Positive psychology is all the rage at the moment and the Internet is filled with advice for entrepreneurs on how to be more mindful, improve your mood, and feel more calm and centered. In a hectic world, this interest in boosting positive emotions makes a ton of sense. But according to the authors of a new book entitled The Upside of Your Darkside, good vibes (pleasant and important as they are) are only half the story.
To be successful and fulfilled you need to embrace not only your nicer and more cheerful emotions, they insist, but also accept and learn to work constructively with your darker ones. Take anger, for example, In a recent article for UC Berkeley's Greater Good Science Center, authors Todd Kashdan and Robert Biswas-Diener explain that "research overwhelmingly indicates that feeling angry increases optimism, creativity, effective performance" and that "expressing anger can lead to more successful negotiations."
But while we're kidding ourselves if we think we can rid ourselves of dark emotions completely (or even that we should want to), that doesn't mean you should give yourself permission to put your negative feelings on a hair trigger. There's a right way to healthily embrace and utilize your anger, the pair insists, offering tips:
1. Decide whether it's worth expressing
Just because expressing your anger can be beneficial, doesn't mean it always is. There are plenty of situations in which showing people just how upset you are will do no one any good. The first step to having a healthful relationship with your anger is to learn to separate these two situations.
"Recognize the difference between events that you can change and those that are beyond your ability to control," suggest Kashdan and Biswas-Diener. "If you are on a trip and you lose your winter hat on the first day, there is nothing you can change, so there is no benefit in expressing anger. But if you are haggling with a shopkeeper at a flea market over the price of a hat and you're angry that you've been quoted a higher price than the last customer, you possess some control."
2. Employ the "discomfort caveat"
Anger can give you energy and convey urgency, but it can also muddle your thinking and dent your ability to communicate clearly. One way to reap the benefits of expressing anger while avoiding these potential pitfalls is to admit the possibility of trouble ahead of time. Essentially, you open by acknowledging how anger might affect your behavior beforehand. Kashdan and Biswas-Diener call this the "discomfort caveat."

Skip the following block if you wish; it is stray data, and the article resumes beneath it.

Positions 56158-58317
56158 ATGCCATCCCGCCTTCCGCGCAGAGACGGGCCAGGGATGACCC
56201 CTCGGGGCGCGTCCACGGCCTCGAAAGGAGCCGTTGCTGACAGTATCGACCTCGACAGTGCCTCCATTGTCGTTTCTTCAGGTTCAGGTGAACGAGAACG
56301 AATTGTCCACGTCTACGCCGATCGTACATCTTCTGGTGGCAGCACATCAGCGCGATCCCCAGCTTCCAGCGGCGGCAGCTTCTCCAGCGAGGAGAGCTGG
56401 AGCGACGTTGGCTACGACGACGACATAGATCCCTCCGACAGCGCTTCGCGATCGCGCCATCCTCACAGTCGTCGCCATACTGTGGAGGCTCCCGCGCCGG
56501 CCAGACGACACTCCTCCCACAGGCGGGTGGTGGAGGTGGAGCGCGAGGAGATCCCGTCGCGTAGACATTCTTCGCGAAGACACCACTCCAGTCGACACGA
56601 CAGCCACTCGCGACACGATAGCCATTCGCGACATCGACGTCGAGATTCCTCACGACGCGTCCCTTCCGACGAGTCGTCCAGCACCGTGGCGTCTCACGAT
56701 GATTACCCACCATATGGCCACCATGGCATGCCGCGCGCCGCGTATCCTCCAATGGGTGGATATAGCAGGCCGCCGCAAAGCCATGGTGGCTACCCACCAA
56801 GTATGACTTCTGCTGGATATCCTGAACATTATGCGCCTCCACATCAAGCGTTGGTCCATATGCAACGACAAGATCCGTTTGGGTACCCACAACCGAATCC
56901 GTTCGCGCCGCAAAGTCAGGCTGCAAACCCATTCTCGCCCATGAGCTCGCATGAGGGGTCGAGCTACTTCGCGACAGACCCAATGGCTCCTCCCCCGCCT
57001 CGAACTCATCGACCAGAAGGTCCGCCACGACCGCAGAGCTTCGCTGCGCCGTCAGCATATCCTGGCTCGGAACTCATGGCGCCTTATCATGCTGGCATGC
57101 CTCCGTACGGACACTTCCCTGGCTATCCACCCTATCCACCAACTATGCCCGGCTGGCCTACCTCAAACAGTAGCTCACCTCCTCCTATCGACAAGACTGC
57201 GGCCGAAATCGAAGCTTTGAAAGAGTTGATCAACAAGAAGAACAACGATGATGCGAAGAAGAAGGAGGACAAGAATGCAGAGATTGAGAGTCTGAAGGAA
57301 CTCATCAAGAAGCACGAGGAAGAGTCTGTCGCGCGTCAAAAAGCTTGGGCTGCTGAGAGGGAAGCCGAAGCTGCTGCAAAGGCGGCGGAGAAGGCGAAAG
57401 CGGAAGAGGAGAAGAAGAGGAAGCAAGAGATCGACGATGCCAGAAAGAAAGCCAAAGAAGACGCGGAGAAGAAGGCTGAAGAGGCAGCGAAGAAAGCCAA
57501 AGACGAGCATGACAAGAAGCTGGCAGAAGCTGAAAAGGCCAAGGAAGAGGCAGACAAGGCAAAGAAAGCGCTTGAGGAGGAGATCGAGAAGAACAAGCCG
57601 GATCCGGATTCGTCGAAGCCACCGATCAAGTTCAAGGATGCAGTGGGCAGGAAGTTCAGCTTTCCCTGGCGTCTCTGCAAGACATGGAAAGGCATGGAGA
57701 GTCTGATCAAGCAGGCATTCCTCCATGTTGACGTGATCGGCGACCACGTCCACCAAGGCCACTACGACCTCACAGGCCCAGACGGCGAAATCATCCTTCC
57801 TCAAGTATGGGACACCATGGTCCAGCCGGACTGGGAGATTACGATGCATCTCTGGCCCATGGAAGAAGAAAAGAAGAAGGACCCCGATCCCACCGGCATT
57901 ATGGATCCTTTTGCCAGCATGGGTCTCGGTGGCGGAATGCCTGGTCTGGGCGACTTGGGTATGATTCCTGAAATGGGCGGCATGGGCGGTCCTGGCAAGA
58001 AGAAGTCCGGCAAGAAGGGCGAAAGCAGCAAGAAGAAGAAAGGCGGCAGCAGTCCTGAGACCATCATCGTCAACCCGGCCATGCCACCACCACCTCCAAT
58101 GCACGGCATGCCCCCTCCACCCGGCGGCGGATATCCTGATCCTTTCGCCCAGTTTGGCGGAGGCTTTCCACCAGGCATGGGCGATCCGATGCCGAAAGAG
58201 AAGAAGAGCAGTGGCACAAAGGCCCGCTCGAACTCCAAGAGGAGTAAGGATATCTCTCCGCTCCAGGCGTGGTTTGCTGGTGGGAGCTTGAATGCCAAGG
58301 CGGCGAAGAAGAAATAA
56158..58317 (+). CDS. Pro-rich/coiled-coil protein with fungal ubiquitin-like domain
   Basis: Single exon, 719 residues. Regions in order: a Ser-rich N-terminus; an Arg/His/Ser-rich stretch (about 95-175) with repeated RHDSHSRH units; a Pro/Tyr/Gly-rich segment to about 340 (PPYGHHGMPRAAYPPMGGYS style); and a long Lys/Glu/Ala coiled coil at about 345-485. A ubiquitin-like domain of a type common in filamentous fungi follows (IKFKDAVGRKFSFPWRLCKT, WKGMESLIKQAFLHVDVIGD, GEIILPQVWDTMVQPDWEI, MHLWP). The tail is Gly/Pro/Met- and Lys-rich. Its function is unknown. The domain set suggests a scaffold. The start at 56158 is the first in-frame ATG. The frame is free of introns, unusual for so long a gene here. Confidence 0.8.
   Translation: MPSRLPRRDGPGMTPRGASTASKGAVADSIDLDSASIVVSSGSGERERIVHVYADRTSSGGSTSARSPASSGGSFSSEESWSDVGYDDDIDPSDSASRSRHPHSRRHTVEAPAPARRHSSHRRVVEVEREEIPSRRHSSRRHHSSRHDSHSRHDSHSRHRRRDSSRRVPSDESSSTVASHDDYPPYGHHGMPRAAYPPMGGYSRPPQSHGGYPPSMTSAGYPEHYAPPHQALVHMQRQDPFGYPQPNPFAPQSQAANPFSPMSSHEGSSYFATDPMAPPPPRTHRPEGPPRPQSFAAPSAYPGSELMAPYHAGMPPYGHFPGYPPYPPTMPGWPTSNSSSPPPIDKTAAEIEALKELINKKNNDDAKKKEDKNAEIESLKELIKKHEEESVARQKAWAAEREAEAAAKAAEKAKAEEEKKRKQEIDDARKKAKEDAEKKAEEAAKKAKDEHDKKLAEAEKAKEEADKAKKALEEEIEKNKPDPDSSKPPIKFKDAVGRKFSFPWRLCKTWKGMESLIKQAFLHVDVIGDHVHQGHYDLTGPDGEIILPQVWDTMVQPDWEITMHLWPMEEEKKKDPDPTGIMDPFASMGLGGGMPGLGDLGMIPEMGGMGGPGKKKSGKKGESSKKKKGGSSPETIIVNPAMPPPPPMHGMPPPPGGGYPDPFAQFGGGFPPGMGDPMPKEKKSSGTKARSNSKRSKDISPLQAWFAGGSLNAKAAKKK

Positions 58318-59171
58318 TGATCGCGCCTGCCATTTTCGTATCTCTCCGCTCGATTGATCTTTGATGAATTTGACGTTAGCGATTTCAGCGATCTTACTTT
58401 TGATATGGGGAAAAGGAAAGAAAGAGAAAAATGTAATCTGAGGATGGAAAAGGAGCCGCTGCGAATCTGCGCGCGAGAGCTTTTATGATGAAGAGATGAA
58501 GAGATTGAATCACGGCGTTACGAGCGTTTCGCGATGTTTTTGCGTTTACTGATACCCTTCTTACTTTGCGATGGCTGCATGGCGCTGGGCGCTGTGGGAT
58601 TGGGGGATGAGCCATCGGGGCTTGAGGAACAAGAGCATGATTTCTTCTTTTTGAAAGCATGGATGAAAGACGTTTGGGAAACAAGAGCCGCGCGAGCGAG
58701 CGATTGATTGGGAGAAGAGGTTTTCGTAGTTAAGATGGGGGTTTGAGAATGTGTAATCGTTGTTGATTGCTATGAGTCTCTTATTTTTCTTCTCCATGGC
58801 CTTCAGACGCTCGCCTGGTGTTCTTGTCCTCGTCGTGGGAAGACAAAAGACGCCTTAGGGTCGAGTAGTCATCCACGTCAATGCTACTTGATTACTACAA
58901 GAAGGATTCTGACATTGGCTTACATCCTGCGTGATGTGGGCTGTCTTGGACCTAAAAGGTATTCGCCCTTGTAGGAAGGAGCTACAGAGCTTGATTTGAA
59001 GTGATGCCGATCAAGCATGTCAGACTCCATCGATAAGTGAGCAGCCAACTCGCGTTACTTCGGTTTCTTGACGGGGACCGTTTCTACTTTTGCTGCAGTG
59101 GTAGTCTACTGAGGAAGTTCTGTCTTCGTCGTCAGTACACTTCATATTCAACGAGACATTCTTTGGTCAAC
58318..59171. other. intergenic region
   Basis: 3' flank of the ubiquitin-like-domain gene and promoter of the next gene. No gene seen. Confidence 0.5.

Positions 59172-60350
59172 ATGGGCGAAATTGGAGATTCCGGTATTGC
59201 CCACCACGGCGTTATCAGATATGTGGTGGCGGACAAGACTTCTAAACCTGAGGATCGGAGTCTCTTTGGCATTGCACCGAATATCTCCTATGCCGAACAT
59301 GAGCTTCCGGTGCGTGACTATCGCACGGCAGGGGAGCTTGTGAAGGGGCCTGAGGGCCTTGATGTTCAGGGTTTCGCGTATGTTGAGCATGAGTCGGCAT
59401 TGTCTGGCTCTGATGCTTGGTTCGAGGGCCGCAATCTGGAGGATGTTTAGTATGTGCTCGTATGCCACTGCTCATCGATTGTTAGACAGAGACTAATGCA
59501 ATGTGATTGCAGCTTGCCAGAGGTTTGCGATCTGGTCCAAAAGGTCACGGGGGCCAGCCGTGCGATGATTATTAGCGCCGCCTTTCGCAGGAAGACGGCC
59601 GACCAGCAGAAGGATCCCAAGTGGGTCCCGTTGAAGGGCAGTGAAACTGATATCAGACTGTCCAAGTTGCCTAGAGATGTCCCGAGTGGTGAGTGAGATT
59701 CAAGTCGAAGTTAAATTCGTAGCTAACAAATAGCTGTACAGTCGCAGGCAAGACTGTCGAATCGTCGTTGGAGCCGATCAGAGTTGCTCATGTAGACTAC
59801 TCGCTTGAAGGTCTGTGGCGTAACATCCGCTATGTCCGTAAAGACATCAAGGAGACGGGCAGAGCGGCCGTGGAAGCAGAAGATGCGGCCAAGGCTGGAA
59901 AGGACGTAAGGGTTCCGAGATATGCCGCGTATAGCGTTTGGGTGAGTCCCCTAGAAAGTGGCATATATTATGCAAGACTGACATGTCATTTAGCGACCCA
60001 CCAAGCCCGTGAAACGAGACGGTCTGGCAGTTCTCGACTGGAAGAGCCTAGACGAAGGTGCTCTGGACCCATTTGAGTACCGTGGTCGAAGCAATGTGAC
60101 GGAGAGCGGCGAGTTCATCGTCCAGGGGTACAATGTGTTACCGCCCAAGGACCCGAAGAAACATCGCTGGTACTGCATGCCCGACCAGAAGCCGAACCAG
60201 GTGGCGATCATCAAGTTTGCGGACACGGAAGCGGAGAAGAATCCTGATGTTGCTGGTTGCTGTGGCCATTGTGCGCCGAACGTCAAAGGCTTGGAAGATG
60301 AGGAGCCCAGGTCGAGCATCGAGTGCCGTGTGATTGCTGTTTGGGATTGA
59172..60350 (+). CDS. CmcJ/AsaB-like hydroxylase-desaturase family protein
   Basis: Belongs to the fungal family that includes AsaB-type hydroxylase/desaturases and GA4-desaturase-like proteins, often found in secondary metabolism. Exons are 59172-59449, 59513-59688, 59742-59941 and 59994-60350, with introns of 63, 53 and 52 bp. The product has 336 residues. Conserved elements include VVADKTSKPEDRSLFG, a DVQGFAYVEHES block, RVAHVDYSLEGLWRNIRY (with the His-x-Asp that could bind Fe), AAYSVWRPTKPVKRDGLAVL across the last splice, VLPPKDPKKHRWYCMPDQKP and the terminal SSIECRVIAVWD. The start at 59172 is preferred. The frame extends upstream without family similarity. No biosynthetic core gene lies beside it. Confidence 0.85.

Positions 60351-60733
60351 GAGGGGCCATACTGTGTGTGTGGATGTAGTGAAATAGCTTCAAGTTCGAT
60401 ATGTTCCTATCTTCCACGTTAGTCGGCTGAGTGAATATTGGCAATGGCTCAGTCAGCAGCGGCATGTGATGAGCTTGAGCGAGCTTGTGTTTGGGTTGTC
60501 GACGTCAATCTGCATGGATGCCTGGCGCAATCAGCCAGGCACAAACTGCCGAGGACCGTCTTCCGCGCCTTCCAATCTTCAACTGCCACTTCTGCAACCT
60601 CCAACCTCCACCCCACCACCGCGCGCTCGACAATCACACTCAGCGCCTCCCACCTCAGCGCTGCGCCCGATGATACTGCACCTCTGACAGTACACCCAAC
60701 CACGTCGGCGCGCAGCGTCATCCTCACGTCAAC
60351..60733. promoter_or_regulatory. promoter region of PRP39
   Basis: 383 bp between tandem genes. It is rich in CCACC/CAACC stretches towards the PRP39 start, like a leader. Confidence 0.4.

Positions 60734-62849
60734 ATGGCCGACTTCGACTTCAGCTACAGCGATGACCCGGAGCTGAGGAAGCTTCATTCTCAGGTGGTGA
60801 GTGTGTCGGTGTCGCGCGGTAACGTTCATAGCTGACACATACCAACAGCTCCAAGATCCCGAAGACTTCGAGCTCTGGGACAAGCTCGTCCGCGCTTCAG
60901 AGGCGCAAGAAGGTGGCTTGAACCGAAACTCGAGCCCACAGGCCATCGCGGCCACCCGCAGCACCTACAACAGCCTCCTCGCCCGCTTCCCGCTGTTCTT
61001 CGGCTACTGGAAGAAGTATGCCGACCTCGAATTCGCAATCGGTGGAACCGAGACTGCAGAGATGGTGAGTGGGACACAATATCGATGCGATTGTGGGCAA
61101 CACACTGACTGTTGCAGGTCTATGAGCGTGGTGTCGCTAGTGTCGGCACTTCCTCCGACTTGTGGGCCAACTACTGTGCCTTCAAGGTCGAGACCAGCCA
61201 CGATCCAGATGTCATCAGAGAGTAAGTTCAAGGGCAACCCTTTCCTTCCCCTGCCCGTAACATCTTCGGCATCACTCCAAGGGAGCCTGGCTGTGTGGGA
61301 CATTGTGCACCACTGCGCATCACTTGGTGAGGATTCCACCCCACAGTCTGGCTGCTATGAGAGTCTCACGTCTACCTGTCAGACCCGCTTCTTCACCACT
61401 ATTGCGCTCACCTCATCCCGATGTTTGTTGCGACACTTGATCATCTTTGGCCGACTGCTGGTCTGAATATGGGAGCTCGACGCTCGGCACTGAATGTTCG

"Let other people know explicitly that you are experiencing intense emotions and, because of this, it is more difficult than usual for you to communicate clearly. Apologize in advance, not for your emotions or your actions but for the potential lack of clarity in how you convey what you're about to say," they recommend. "The aim of the discomfort caveat is to disarm the person, to keep them from becoming defensive. When someone hears that you are uncomfortable and that the conversation is difficult for you, it increases the likelihood that they will approach what you have to say with empathy."
3. Slow down
The truly ticked off are not known to stop and carefully ponder, but if you're going to get the most benefit out of your anger, you need to resist the natural impulse to rush ahead. "Try thinking of anger as coming in both fast and slow varieties, when you want to scream versus when you want to motivate a person in a calculated way. When you're angry, give yourself permission to pause for a moment, even if someone is standing there awaiting a response. You can even let them know that you are intentionally slowing the situation down," Kashdan and Biswas-Diener write.
"When you're angry, pauses, deep breaths, and moments of reflection more effectively exercise power and control than rapid-fire responses. If you feel less angry when you slow down, great, but that's not the goal. This is about giving yourself a wider range of options to choose from in an emotionally charged situation," they add.
4. Monitor and course correct
Before you get into a conversation isn't the only time you need to check in with your anger levels and evaluate your approach. As the discussion progresses, you should also monitor how it's affecting your emotions and what effect your approach is having on the other person. "Keep checking in with yourself by asking, 'Is my anger helping or hurting the situation?'"
5. Stay within your personal "speed limit"
Like racing too fast down a winding road, too much anger is dangerous. Kashdan and Biswas-Diener suggest you utilize a technique developed by psychologist John Riskind to keep yourself from escalating the situation into the danger zone.
"Check in with yourself frequently to assess whether your anger is increasing, decreasing, or stable in the given situation. For a scrupulous self-examination, use a number and even a few descriptive words to capture the intensity of your anger," they say. You could rate it on a one-to-10 scale, for instance, with one being a peaceful cruise and 10 being an explosive headlong race toward confrontation.
If your anger accelerates above your personal "speed limit" for control, you need to slow things down. Visualizing putting on the brakes can help. Pay attention to how your anger subsides and your attitude toward the other person starts to shift.
Do you tend to leverage your anger or bottle it up?